All that leads me to believe that of the roughly 80,000 readers this blog gets every week, about 12 people will read this. That's how much the modren world cares about reaching people and influencing them.

Bruni quotes University of North Carolina professor, Molly Worthen. (Agencies, take note. That is if you're not to busy with your latest lust of self-congratulation for yet another $49.99 Triple Play Bundle commercial, or Winter Sale-a-Thon.)

Worthen notes that “transmitting ideas into written words is hard, and people do not like to do it.” [But] "someone who performs that task gladly, quickly and nimbly in most cases ends up the default author, the quarterback to whom others start to turn, out of habit, for the play.”

In terms of advertising and brand communications, if you communicate well--people begin to listen--and respect you. Think Apple. 

However, agencies, and most clients (those who don't hire me) forget this part: "The clarity, coherence, precision and even verve with which you do that — achieving a polish and personality distinct from most of what A.I. spits out — will have an impact on the recipients of that missive, coloring their estimation of you and advancing or impeding your goals."

In other words, Bruni writes "Good writing burnishes your message. It burnishes the messenger, too." Or as I've used as my tagline since 2020 when I was fired from Ogilvy for being TL/DR or TS/TM (too smart, trouble-maker) "Good writing is a business advantage."

I'll say that last bit again because good writing also bears repeating: "Good writing is a business advantage."

If you're a potential client reading this and you're not working with me, call me. I won't repeat my tagline for a third time.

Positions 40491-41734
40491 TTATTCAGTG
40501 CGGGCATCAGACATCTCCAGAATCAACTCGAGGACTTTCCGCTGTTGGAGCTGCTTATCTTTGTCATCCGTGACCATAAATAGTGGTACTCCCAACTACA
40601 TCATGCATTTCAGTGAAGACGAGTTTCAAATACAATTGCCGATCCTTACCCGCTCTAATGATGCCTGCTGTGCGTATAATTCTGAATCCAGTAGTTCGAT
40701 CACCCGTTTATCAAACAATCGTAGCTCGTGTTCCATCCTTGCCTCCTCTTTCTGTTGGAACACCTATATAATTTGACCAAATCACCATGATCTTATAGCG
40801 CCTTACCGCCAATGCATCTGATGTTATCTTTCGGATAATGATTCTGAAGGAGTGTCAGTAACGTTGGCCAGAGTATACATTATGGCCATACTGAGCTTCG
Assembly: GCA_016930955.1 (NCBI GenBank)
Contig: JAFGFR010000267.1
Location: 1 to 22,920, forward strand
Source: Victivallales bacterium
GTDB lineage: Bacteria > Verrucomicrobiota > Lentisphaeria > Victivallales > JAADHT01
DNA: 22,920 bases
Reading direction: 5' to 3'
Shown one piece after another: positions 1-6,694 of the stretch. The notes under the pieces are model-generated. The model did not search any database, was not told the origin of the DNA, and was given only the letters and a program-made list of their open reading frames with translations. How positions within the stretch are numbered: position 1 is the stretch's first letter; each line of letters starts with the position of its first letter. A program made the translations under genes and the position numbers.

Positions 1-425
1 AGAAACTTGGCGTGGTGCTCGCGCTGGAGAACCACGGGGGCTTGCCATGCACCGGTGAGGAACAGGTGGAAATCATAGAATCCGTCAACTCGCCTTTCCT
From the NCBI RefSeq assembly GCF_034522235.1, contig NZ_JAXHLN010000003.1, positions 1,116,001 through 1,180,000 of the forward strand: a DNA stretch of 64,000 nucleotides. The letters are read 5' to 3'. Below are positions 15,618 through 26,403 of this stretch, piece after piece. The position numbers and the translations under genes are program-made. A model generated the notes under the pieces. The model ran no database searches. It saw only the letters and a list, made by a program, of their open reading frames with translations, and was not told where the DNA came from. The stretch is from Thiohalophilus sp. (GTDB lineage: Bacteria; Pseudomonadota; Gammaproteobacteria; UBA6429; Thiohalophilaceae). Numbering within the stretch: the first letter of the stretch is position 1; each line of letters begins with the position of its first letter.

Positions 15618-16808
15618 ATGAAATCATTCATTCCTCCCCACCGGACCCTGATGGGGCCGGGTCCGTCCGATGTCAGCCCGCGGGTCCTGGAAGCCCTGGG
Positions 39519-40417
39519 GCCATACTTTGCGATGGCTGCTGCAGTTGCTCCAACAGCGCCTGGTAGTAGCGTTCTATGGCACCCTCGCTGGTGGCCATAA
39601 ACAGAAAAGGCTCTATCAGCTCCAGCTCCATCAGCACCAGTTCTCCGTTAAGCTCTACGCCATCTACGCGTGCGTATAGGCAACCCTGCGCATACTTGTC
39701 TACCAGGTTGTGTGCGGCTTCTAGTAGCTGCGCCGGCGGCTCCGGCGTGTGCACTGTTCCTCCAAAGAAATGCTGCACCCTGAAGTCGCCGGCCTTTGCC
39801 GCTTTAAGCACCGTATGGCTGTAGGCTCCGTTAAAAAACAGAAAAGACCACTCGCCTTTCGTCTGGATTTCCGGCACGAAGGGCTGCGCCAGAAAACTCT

If you're an agency and you're not working with me, nyeah nyeah nyeah.

5. Give yourself a brief. A hard one.

In our currently boundary-and-hierarchy-less era, so much writing is 'anything goes.' There are no rules and for much of the 'page,' no end of the page. What's more, so-called responsive design (which isn't responsive to either the needs of readers or writers) doesn't even allow for proper line breaks.

It's up to you to force a discipline on yourself. The almost-daily ads I do for GeorgeCo., LLC, a Delaware Company, are a good example of what I mean. 

They follow a format.

They have to tell a joke in about eight words. That's the length that works according to their design. 

Writers used to know things like this. Approximately how much time people are willing to waste without a pay-out. Today, most writers make the giant mistake of thinking people care. It reminds me of trying to watch sports on TV. There's so much announcer-blabberating that you can hardly see the game.

In other words, pay attention to how you're treating the viewer.

6. Do something. Do something different.

I sat in many a casting session with Academy Award-winning director, Errol Morris. During my first, I expected to witness genius. What I heard were those to sentences over and over again.

So much of being interesting is actively doing something different. But it's not enough just to be different. I don't think mustard-flavored ice cream or a gingerbread ATM makes a lick of difference in the real world. Different has to be substantive or it's just a stunt. 

And substantive takes thinking, invention, creativity and meaning. Not just standing on one foot and whistling Dixie. That takes work. 

I dunno. 
It makes sense to me.

7. Basics.

If you want to be like, if you want your brand to be liked, "do exactly what it says on the tin."

Make a promise. Keep a promise.
Don't rely on an algorithm to keep people happy.
They never will and they never can. 
Don't call people targets.
Or saturate them with so many dumb messages that they feel they've been marketing cluster-bombed.
Try a little respect.
Of intelligence.
Of their throes.
Of their lives.
Kindness is nice too.
Not a machine-learning grimace.